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The Webb Brothers
by Matt Dornan / pictures by Matt Dornan
"I'm sick of the scene
and I've gotta come clean
yes I want to go home"
Maroon, the latest album from The Webb Brothers, for whom our capital has been home for much of the last two years, wallows in the same similarly sweet/unsavoury territory as their striking debut, Beyond the Biosphere juxtaposing sumptuos arrangements and melody swith some dark, even disturbing imagery.
Justin: The record's documenting a really similar time in our lives - what places we were at and what we were doing. So in theme it's similar. It's different in that we didn't try to hide behind any vast metaphor like we did with the first record. 'This is what we're actually talking about, this is what our lives were like from 20 to 24' or whatever. We're into that dichotomy. We've always done these sometimes really soaring melodies but the lyrics are really dark subjects, places in your mind that you're working out. I think we always loved that.
Christiaan: What I like is that there is some black humour on the first record but there's more of it on this record. It has some funny moments or at least some moments where people have said 'that song makes me uncomfortable...' It goes to show you can hit on a nerve. When we were writing it were thinking of Marilyn Manson and those phoney dark records. We thought 'why don't we make a record like this but it'll be real...tell it like it is.'
Is this about time spent in Chicago?
Justin: It's about being involved in this little thing that seems like the entire world. There's 200 people because you see them every night and they're the only people you see and they stay up and party all night. It's the same cast of characters and it can become really enveloping. We said, 'Hey, maybe this is all a bunch of bullshit.'
Christiaan: When you're in that situation it takes just one word or one night when things go horribly wrong to break the illusion of security. There's a lot of that on the record, that's where the humour comes in.
Justin: I wonder about it sometimes because it's such a specific audience. Someone who gets this record is either going to be 23-24 years old because they're living in that world or will have come out of that world and got there shit together. It seems most records are trying to appeal to teenagers or whatever. This record has nothing to do with the teenagers' existence. They're not going to understand what we're talking about. To them everything is fresh, exciting and fun. This is 'what am I doing with my life?'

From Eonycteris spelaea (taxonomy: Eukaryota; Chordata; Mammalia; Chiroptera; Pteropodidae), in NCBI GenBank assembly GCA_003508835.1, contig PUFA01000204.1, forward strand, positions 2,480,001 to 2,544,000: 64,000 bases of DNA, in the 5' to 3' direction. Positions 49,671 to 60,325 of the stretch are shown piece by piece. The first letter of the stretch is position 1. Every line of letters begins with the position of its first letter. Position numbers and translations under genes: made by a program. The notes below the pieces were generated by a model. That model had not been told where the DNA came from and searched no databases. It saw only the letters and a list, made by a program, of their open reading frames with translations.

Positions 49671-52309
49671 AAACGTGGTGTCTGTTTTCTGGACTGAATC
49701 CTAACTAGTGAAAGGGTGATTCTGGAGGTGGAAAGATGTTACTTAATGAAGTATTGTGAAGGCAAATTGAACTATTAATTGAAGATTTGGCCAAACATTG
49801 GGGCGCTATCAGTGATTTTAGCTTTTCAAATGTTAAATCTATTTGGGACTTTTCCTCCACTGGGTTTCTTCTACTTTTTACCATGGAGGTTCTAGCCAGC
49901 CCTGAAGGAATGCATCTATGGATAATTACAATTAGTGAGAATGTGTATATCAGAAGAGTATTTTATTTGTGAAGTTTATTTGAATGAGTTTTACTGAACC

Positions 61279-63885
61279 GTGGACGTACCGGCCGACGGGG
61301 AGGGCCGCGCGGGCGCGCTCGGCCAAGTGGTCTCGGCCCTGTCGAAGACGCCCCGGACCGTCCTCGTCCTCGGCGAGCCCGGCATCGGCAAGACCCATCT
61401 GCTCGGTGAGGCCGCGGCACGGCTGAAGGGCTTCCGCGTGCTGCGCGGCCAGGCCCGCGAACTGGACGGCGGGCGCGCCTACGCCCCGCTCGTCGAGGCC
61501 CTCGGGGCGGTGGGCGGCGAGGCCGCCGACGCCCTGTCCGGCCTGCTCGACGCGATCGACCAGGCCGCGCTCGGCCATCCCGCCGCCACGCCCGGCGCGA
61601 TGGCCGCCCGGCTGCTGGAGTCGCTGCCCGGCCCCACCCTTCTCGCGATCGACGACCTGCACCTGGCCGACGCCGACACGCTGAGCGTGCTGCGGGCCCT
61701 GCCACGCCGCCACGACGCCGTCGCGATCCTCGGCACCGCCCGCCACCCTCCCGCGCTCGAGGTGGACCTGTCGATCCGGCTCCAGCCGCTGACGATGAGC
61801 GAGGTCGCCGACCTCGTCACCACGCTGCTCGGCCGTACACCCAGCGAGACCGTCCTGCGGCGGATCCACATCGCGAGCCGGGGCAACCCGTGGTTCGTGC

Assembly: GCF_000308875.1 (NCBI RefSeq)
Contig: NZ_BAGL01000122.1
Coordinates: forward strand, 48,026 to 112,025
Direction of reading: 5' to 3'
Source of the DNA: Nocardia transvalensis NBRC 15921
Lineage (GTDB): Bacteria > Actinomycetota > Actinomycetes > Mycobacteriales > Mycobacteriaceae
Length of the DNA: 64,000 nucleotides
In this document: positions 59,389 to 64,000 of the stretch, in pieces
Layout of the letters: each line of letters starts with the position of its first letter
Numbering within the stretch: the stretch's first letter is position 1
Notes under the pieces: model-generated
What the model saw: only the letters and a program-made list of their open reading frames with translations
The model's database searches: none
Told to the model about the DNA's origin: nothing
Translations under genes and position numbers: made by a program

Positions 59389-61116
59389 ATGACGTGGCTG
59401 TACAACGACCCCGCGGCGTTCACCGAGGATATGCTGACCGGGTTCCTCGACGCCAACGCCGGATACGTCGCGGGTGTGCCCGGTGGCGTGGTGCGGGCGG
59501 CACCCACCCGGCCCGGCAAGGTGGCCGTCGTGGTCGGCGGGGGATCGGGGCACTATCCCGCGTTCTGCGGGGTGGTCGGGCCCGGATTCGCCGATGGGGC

Christiaan: It's also an urban record too. You have to live in a city with some kind of night-life.
Justin: I'm sure there's a Liars Club in London. You lose your sense of boundaries for a while. You don't know where something ends and the next begins. We were writing this record and it seemed like this internal thing and then, all of a sudden, one day it was just gone. People got married, people moved out of town. That bar wasn't where everyone went any more.
It's a pretty hedonistic lifestyle you're depicting. It's superficially fun but there's a price to pay.
Justin: I don't know if it's fun. There's young people coming into it and their attitude is 'look there's these sleazy chicks and rock stars' and this indulgent lifestyle looks like a lot of fun. On the other side of it there's these rock stars in the same bar and why are they there? Because they're fucking failing, they've lost their career, their momentum, their jobs. Because they're not treating themselves well or the people around them.
Christiaan: All they've got is a few assholes in a bar who still want to buy them a drink.
Justin: The whole thing is ugly and it's paper thin, the disguise of glamour to it, and that's what we tried to unveil. The world's so much bigger than that, it doesn't mean a thing. We learned that when we came to England. Now we're working the record but, spiritually, we're so far past it. It's credible music but right now, it seems like a distant memory. We said back then, 'we know we're never gonna get a record deal so we might as well do this,' and then the weirdest thing happened, because we got a record deal! It changed our whole perspective. All of a sudden we were writing 'the Death March of The Webb Brothers into hedonistic uncertainty' that we thought we'd never get out of. Hopefully now our lives will go in a more positive direction.